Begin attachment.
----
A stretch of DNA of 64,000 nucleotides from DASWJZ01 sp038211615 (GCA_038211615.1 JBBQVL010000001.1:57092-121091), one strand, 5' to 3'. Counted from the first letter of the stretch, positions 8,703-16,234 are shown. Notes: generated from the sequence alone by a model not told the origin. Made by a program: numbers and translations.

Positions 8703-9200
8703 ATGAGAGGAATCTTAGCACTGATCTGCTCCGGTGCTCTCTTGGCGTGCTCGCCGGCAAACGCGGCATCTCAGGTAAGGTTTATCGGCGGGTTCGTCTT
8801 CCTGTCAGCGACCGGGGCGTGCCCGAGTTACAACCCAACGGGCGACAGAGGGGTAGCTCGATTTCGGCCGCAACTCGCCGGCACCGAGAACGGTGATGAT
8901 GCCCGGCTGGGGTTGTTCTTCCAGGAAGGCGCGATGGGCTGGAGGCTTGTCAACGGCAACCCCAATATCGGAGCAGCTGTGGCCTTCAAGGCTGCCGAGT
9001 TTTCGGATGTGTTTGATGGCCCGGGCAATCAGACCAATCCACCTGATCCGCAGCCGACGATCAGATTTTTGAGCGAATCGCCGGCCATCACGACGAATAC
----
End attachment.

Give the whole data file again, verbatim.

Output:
A stretch of DNA of 64,000 nucleotides from DASWJZ01 sp038211615 (GCA_038211615.1 JBBQVL010000001.1:57092-121091), one strand, 5' to 3'. Counted from the first letter of the stretch, positions 8,703-16,234 are shown. Notes: generated from the sequence alone by a model not told the origin. Made by a program: numbers and translations.

Positions 8703-9200
8703 ATGAGAGGAATCTTAGCACTGATCTGCTCCGGTGCTCTCTTGGCGTGCTCGCCGGCAAACGCGGCATCTCAGGTAAGGTTTATCGGCGGGTTCGTCTT
8801 CCTGTCAGCGACCGGGGCGTGCCCGAGTTACAACCCAACGGGCGACAGAGGGGTAGCTCGATTTCGGCCGCAACTCGCCGGCACCGAGAACGGTGATGAT
8901 GCCCGGCTGGGGTTGTTCTTCCAGGAAGGCGCGATGGGCTGGAGGCTTGTCAACGGCAACCCCAATATCGGAGCAGCTGTGGCCTTCAAGGCTGCCGAGT
9001 TTTCGGATGTGTTTGATGGCCCGGGCAATCAGACCAATCCACCTGATCCGCAGCCGACGATCAGATTTTTGAGCGAATCGCCGGCCATCACGACGAATAC